Correcting Zimbabwe’s human rights record a tough call

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National Vendors’ Union of Zimbabwe executive member, Kudakwashe Kambakunje shows the extent of his injuries after he was allegedly abducted, tortured and left for dead by suspected State security agents on Tuesday

FOR nearly 40 years, Zimbabwe – under former President Robert Mugabe and the ruling Zanu PF party, endured some very trying times from the days of Gukurahundi in the early 1980s, through to Murambatsvina in 2005; the 2000 disastrous land reform programme and the 2009 dollarisation, among many unfortunate happenings of the past. And all of the major events that have punctuated the southern African country’s tortured history have had a damaging effect and lasting bearing on the nation’s human rights record.

NewsDay Comment

Today the majority of the country’s citizens bear scars of those human rights abuses to the point that many are understandably sceptical if not mistrusting of the country’s present day Zanu PF government.

One of the many instances that continue to make the task of correcting the country’s terrible past human rights record a tough call is the enduring plight of thousands of villagers who were displaced in Masvingo province to make way for Zimbabwe’s largest inland lake, the dam. Despite the fact that the relocation was for a noble cause – because it opened up many opportunities for the country to boost its agricultural, tourism and fisheries sector, the development has been more of a curse than a blessing for the displaced villagers.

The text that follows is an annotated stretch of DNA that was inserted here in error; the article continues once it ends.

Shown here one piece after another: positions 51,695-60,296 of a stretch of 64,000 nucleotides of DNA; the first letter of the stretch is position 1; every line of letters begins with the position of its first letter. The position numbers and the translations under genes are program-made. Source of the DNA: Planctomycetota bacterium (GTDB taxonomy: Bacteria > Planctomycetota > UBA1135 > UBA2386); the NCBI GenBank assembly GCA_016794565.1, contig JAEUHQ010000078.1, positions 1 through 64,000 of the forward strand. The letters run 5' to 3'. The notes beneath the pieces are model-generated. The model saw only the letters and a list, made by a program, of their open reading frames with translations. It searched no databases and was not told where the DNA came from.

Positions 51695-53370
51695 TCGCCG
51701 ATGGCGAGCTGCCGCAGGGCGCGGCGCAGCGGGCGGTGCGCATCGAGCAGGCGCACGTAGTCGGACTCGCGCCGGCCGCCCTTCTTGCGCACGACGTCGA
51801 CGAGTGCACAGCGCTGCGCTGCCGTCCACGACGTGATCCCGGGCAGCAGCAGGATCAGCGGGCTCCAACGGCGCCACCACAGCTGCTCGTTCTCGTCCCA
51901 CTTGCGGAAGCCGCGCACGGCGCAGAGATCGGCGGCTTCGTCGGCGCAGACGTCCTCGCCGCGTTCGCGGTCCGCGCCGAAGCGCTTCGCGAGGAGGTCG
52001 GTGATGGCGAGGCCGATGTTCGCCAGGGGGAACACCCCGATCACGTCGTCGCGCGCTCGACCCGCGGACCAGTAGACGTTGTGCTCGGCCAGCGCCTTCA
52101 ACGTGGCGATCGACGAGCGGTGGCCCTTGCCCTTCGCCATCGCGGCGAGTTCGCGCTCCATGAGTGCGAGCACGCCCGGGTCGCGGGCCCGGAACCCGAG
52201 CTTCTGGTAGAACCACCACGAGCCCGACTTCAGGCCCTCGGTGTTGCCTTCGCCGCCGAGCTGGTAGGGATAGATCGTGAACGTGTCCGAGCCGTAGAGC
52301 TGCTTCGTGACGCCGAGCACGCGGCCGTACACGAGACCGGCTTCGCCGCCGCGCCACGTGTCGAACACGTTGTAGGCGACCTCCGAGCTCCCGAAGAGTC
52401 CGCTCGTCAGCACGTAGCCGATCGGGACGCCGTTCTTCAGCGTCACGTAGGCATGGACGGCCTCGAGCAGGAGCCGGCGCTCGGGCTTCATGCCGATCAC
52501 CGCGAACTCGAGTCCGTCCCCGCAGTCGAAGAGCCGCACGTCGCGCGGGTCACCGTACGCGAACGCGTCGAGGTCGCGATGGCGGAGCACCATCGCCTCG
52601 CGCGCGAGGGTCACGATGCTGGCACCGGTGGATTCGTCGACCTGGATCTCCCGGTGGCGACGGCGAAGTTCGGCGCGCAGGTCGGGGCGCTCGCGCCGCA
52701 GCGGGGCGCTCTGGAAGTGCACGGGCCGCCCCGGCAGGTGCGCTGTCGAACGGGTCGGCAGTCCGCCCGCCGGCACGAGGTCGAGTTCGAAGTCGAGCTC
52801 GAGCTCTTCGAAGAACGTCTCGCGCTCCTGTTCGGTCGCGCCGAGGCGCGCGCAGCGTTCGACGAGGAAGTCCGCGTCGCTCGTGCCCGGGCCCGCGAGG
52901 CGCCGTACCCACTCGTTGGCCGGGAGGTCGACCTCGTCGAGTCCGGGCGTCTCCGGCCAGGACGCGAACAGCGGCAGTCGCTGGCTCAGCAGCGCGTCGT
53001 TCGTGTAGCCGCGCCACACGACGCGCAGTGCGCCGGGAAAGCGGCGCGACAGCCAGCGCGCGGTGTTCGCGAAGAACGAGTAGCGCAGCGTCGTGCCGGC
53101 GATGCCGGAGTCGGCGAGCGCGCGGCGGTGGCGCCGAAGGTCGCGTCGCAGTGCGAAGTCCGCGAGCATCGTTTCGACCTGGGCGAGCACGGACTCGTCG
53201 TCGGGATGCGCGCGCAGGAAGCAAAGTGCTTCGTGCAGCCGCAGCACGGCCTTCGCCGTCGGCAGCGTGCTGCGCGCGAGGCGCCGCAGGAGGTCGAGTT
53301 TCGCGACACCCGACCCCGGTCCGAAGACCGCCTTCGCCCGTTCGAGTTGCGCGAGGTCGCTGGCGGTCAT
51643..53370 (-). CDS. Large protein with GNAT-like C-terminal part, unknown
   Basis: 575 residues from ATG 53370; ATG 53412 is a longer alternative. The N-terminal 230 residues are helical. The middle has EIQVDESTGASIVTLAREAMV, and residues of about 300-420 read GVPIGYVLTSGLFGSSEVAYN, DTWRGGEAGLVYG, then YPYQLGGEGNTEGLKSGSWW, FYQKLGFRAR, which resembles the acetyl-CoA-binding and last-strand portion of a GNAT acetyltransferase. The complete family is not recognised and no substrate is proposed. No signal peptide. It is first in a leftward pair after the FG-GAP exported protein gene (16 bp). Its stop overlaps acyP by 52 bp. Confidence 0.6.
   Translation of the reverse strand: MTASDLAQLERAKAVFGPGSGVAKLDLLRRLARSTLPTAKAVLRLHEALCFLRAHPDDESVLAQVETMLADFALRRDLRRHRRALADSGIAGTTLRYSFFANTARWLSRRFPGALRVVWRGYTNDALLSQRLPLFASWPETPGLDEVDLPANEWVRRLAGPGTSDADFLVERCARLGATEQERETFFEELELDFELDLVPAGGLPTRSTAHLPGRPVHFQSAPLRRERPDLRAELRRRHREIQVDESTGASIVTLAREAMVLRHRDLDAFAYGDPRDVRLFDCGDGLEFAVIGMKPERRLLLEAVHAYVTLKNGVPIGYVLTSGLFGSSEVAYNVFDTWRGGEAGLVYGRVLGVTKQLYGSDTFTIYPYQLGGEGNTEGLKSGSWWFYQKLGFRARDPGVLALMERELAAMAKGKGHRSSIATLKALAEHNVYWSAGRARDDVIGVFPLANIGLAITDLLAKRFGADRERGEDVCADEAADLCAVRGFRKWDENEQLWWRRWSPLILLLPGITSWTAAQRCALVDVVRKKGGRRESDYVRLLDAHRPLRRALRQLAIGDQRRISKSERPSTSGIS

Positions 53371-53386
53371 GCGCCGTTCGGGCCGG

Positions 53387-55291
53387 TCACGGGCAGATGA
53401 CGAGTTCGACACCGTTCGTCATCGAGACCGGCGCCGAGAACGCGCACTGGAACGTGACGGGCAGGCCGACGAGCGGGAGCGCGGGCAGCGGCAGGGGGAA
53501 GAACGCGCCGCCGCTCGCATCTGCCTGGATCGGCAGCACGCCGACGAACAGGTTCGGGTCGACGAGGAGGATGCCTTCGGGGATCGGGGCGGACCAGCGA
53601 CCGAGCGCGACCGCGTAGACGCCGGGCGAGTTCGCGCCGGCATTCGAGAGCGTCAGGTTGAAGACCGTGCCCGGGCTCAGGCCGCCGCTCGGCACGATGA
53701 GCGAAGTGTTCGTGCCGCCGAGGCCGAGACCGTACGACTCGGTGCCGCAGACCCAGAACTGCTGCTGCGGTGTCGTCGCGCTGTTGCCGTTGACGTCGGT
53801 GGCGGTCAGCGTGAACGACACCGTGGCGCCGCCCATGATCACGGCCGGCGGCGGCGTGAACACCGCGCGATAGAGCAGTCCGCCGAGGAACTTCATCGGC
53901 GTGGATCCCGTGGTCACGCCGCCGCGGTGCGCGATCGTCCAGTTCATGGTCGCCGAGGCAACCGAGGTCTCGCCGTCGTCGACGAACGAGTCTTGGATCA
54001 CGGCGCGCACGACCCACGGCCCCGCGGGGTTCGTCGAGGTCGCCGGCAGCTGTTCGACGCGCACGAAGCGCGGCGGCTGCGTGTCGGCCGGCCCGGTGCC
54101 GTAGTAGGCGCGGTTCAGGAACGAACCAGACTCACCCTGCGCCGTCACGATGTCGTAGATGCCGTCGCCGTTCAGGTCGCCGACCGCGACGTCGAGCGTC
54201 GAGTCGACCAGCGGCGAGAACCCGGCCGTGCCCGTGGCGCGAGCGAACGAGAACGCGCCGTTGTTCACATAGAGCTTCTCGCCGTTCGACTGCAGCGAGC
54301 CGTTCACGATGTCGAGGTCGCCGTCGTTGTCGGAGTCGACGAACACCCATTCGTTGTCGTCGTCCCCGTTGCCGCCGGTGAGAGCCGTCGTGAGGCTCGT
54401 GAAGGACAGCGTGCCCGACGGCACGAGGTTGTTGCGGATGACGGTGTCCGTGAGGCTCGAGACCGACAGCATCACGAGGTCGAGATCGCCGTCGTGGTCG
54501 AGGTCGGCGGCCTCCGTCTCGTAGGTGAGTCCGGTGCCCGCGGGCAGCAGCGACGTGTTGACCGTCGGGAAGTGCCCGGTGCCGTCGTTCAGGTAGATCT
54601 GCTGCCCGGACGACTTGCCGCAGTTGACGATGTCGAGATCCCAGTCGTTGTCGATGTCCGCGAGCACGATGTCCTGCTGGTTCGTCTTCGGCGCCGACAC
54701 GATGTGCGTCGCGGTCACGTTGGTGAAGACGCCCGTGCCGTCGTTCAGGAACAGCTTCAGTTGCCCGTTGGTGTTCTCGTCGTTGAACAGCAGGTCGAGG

When, in 2014, government uprooted 18 000 Chingwizi villagers from their ancestral homes to make way for Tugwi-Mukosi Dam, its compensation promise totalled US$9 million and of that amount only US$3,5 million was released leaving a balance of US$5,5 million.

However, fast forward to 2019, the same government has shifted goal posts and wants to now pay the villagers balance in the local currency which it recently reintroduced 10 years after it was rendered useless by runaway hyperinflation.

Understandably, the villagers are arguing: “The government banned the use of forex, but our monies were supposed to be paid long back, so they should give us the equivalent of the money at the prevailing bank rate… The conduct of government contravenes provisions of section 71of the Constitution, which calls for fair and adequate compensation.”

Numerous past examples inform us that such arguments have never swayed the Zanu PF government into acting fairly and respecting the human rights of the country’s nationals. The ruling party’s government has perpetually run roughshod on innocent people’s rights in a similar fashion as it is doing now to the people of Chingwizi. Those hapless villagers may cry till donkeys grow horns, but the Zanu PF government will never lose sleep over their plight, which is why we have reached the conclusion that the task of correcting Zimbabwe’s atrocious human rights record is a tough call and possibly beyond this government.

Linked to the Chingwizi villagers’ plight is the loss of many other Zimbabweans whose US dollar savings were converted to RTGS dollars not so long ago with government again exhibiting its trademark insensitivity and lack of will to respect citizens’ rights. Such behaviour, unfortunately, will only serve to forever condemn the country as a pariah state.

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